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Global Actions for Managing Cactus Invasions

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Centre for Invasion Biology, Department of Botany and Zoology, Stellenbosch University, Private Bag X1, Matieland 7602, South Africa
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South African National Biodiversity Institute, Kirstenbosch Research Centre, Private Bag X7, Claremont 7735, South Africa
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Institute of Botany, Department of Invasion Ecology, The Czech Academy of Sciences, CZ-252 43 Průhonice, Czech Republic
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Department of Agriculture, University of Sassari, 07100 Sassari, Italy
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Queensland Department of Agriculture and Fisheries, GPO Box 267, Brisbane Qld 4001, Queensland, Australia
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VAERSA-Generalitat Valenciana, E-46011 Valencia, Spain
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Division of Conservation Biology, Vegetation and Landscape Ecology, Department of Botany and Biodiversity Research, University of Vienna, 1030 Vienna, Austria
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Conservation Services, South African National Parks, Skukuza 1350, South Africa
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Anses, Laboratoire de la Santé des Végétaux, Unité Entomologie et Plantes invasives, 34988 Montferrier-sur-Lez Cedex, France
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Department of Primary Industries and Regional Development, Baron-Hay Court, South Perth 6151, Australia
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Centre for Functional Ecology, Department of Life Sciences, University of Coimbra, 3000-456 Coimbra, Portugal
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Instituto Politécnico de Coimbra, Escola Superior Agrária de Coimbra, 3045-601 Coimbra, Portugal
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Centre for Biological Control, Department of Zoology and Entomology, PO Box 94, Rhodes University, Grahamstown 6139, South Africa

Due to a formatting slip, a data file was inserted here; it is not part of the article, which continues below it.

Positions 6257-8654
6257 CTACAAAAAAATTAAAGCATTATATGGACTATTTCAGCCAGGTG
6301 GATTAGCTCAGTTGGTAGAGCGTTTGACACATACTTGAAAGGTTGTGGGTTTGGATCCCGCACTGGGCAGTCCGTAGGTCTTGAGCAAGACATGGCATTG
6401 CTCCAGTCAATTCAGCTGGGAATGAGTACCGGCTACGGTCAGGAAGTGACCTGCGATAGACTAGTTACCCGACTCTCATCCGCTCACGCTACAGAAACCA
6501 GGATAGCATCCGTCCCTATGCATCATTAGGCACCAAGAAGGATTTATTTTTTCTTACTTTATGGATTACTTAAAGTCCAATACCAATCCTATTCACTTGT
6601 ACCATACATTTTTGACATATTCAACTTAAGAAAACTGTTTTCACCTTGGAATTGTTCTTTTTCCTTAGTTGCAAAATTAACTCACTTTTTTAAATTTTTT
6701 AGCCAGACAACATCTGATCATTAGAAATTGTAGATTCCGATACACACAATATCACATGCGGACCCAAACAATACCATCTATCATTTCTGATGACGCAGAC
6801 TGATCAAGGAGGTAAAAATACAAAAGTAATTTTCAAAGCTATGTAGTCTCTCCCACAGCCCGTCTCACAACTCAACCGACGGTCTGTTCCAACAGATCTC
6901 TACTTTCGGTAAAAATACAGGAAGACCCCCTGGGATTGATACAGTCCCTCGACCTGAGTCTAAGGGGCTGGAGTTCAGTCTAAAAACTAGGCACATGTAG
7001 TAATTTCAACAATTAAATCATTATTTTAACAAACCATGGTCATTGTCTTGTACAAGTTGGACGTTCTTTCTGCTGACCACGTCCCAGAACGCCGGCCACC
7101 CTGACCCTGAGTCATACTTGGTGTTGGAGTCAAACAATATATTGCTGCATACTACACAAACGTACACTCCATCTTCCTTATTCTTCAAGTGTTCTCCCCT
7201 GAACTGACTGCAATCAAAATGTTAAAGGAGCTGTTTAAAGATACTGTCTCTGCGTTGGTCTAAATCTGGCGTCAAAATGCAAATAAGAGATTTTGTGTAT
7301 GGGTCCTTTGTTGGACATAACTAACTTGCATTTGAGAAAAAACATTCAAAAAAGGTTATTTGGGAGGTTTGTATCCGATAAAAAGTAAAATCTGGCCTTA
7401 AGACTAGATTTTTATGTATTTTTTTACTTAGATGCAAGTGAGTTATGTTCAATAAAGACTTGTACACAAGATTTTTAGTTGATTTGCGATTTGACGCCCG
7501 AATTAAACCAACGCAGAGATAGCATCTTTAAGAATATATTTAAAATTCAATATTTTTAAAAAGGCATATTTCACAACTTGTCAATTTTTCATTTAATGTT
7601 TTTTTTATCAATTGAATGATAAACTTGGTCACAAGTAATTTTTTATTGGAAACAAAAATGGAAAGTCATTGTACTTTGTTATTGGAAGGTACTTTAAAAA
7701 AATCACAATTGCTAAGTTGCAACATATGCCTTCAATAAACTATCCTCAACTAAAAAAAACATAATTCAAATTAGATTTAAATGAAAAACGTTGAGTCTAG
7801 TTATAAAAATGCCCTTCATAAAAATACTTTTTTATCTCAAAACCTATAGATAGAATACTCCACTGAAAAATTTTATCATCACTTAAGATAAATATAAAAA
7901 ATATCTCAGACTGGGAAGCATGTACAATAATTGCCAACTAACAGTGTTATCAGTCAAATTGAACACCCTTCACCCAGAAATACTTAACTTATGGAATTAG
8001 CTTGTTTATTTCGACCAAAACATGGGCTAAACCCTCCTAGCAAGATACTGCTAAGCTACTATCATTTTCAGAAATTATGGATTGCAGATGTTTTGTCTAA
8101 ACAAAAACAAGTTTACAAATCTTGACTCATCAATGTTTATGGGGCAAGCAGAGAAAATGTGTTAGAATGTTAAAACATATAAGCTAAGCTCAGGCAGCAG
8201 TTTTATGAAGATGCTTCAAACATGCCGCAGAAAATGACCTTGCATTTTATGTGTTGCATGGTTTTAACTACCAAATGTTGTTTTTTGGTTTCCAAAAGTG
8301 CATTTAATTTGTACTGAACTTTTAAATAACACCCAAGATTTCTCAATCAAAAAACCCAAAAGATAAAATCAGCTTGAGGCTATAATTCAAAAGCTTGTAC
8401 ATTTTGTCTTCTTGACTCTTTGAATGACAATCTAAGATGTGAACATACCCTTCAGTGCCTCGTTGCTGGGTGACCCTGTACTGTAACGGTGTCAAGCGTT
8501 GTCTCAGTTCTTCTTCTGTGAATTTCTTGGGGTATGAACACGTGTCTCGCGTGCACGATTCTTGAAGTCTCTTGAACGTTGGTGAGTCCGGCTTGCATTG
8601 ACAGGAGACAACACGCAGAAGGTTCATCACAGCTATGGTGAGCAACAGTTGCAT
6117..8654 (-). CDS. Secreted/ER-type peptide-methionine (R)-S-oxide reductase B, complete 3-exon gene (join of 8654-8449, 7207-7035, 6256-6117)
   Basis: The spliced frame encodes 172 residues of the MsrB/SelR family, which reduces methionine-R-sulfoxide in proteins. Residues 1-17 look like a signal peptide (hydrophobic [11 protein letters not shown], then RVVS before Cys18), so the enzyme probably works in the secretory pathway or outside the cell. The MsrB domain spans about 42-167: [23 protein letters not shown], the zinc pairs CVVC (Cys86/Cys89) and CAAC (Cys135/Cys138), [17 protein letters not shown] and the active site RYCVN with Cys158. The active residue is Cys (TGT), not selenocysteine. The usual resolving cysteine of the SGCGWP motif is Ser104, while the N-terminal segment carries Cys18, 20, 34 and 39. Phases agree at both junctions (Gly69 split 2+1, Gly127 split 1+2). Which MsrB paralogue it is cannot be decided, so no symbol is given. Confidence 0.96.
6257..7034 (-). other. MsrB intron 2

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Department of Ecology, Faculty of Science, Charles University, Viničná 7, CZ-128 44 Prague, Czech Republic
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CABI Africa, Nairobi 633-00621, Kenya
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Helmuth Zimmermann & Associates, Pretoria 0043, South Africa
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Author to whom correspondence should be addressed.
Plants 2019, 8(10), 421; https://doi.org/10.3390/plants8100421
Received: 18 September 2019 / Revised: 13 October 2019 / Accepted: 15 October 2019 / Published: 16 October 2019
(This article belongs to the Special Issue Invasive Plants)
The family Cactaceae Juss. contains some of the most widespread and damaging invasive alien plant species in the world, with Australia (39 species), South Africa (35) and Spain (24) being the main hotspots of invasion. The Global Cactus Working Group (IOBC GCWG) was launched in 2015 to improve international collaboration and identify key actions that can be taken to limit the impacts caused by cactus invasions worldwide. Based on the results of an on-line survey, information collated from a review of the scientific and grey literature, expertise of the authors, and because invasiveness appears to vary predictably across the family, we (the IOBC GCWG): (1) recommend that invasive and potentially invasive cacti are regulated, and to assist with this, propose five risk categories; (2) recommend that cactus invasions are treated physically or chemically before they become widespread; (3) advocate the use of biological control to manage widespread invasive species; and (4) encourage the development of public awareness and engagement initiatives to integrate all available knowledge and perspectives in the development and implementation of management actions, and address conflicts of interest, especially with the agricultural and ornamental sectors. Implementing these recommendations will require global co-operation. The IOBC GCWG aims to assist with this process through the dissemination of information and experience. View Full-Text
Keywords: biological control; Cactaceae; early detection and eradication; impacts; prevention; public awareness; public engagement biological control; Cactaceae; early detection and eradication; impacts; prevention; public awareness; public engagement
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Novoa, A.; Brundu, G.; Day, M.D.; Deltoro, V.; Essl, F.; Foxcroft, L.C.; Fried, G.; Kaplan, H.; Kumschick, S.; Lloyd, S.; Marchante, E.; Marchante, H.; Paterson, I.D.; Pyšek, P.; Richardson, D.M.; Witt, A.; Zimmermann, H.G.; Wilson, J.R.U. Global Actions for Managing Cactus Invasions. Plants 2019, 8, 421.

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